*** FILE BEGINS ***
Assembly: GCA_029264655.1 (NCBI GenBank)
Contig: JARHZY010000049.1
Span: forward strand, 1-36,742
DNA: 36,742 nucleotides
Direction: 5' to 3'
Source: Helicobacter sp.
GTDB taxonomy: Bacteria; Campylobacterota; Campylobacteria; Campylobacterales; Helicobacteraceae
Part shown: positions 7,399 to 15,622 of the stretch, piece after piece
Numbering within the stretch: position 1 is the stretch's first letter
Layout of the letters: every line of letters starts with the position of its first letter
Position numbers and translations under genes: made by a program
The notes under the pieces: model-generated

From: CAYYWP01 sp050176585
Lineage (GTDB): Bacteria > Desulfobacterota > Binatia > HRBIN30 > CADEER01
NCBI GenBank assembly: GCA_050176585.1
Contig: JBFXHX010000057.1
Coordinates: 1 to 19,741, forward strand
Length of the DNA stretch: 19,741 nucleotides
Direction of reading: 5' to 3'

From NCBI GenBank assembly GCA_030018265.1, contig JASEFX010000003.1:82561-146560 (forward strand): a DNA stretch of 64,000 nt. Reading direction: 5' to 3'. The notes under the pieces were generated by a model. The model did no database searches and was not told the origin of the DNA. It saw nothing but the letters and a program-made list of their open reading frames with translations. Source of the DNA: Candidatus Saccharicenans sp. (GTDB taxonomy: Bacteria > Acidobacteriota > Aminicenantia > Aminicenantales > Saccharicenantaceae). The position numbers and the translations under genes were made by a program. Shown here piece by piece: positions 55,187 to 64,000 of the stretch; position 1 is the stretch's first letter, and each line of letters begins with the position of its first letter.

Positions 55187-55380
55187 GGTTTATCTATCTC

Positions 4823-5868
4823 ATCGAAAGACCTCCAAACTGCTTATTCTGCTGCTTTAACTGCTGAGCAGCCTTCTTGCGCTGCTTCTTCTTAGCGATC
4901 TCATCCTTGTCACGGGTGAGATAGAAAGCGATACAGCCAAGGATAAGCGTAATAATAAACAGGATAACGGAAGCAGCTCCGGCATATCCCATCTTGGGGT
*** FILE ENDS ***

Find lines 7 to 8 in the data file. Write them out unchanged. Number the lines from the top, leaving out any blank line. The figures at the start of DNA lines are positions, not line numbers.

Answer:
GTDB taxonomy: Bacteria; Campylobacterota; Campylobacteria; Campylobacterales; Helicobacteraceae
Part shown: positions 7,399 to 15,622 of the stretch, piece after piece